Insurance is a complex matter to explain to kids. Actually, it’s a bit complex even for teenagers to understand. Honestly, let’s go ahead and include us adults too. There’s just so much to wrap our heads around. Insurable interest. Risk analysis. Rates. Replacement Cost. Comprehensive and Collision. Deductibles. Liability. They are vocabulary words for the grown-up world.
Now that we have a driver-in-training, we frequently define these important words. And not just regarding auto insurance. A severe storm on July 14th brought one hundred mile-per-hour winds, and over forty thousand dollars worth of damage to our home. It was an unsettling site to see when we came out of the safe-room, especially for the kids. That was our time for informing them about homeowner’s insurance.
My dad sold insurance so I grew up hearing about “policies.” Life Insurance. Health Insurance. Auto Insurance. Homeowner’s Insurance. Flood Insurance. Dental Insurance. Long-term Care Insurance. The list goes on. At one time, Dad even sold Pre-Need Policies allowing for people to make arrangements for their funerals. It wasn’t something he just sold, but something he also did, which may I interject was a magnificent blessing to our family when he passed.
Insurance is a way for us to take precaution, preparing for the unexpected. We hope to never have to use it, but its there if we do. We’ve heard it called “peace-of-mind.”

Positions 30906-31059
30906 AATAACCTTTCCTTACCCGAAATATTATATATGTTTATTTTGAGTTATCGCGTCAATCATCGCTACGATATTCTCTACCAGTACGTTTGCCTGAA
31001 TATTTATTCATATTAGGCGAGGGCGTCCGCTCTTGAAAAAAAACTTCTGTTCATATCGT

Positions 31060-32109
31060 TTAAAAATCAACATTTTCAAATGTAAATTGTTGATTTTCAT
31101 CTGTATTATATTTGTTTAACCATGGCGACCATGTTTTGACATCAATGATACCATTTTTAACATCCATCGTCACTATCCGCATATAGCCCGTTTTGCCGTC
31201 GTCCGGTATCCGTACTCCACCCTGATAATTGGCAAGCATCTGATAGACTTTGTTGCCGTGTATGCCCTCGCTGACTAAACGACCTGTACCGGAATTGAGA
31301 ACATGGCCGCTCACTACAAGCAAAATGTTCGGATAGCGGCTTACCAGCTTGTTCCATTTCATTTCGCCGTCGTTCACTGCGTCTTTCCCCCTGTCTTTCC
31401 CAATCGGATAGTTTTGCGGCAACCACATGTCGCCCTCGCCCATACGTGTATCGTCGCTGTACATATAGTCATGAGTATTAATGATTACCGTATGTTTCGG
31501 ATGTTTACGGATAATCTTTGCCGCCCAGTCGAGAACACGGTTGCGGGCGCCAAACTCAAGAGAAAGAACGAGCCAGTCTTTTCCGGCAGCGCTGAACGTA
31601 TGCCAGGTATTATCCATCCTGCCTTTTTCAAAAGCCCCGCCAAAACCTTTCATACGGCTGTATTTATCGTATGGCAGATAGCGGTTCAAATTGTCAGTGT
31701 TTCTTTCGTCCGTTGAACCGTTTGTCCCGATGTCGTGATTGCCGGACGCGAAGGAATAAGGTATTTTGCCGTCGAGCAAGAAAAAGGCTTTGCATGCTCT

The thing is, if you’re using your insurance it’s because something isn’t right, because something has gone wrong. And in those instances, while insurance is a blessing, it may not be enough for the unanticipated emotional storms we confront.
Nine days before the summer storm hit our house, Brandon called me with another storm.
“I have good news and bad news. Good news is I’m coming home to spend the day with you and the kids. The bad news is I lost my job.”
Hit the brakes. Tires screeching. Cars crashing. It was that feeling of being caught completely off guard.
I felt such shock and knew I needed to get off the phone. “Babe, would you want to sit out by the pool and visit about it when you get here? We can talk face-to-face or is it better to talk now?” He concurred to visit at home.
I got off the phone and immediately called a prayer warrior, “Brandon just called me. He lost his job. And I’m feeling very emotional. I need you to pray over me because I want to be strong for him when he gets home.” Let me say, while I felt broken during her prayer, I felt as strong as a lion by the time we said “amen.”
While our years of prepare-for-the-unexpected financial mindset, the influence and implementation of Dave Ramsey’s emergency fund, and the blessing of a severance package did of course give us peace of mind; we were on the forefront of reflection and evaluation.
I was the observer. Like a support-person for a patient in the hospital, I just watched, prayed and encouraged. My husband took everything into consideration, weighed every angle. I anticipated one of two things: major mid-life crisis or major encounter with God.
Although the situation came by much surprise, we never felt like it was an attack of the enemy. After having the last couple years with a rebellious child, we are familiar with an attack. We know the warfare of spiritual battles. This wasn’t one.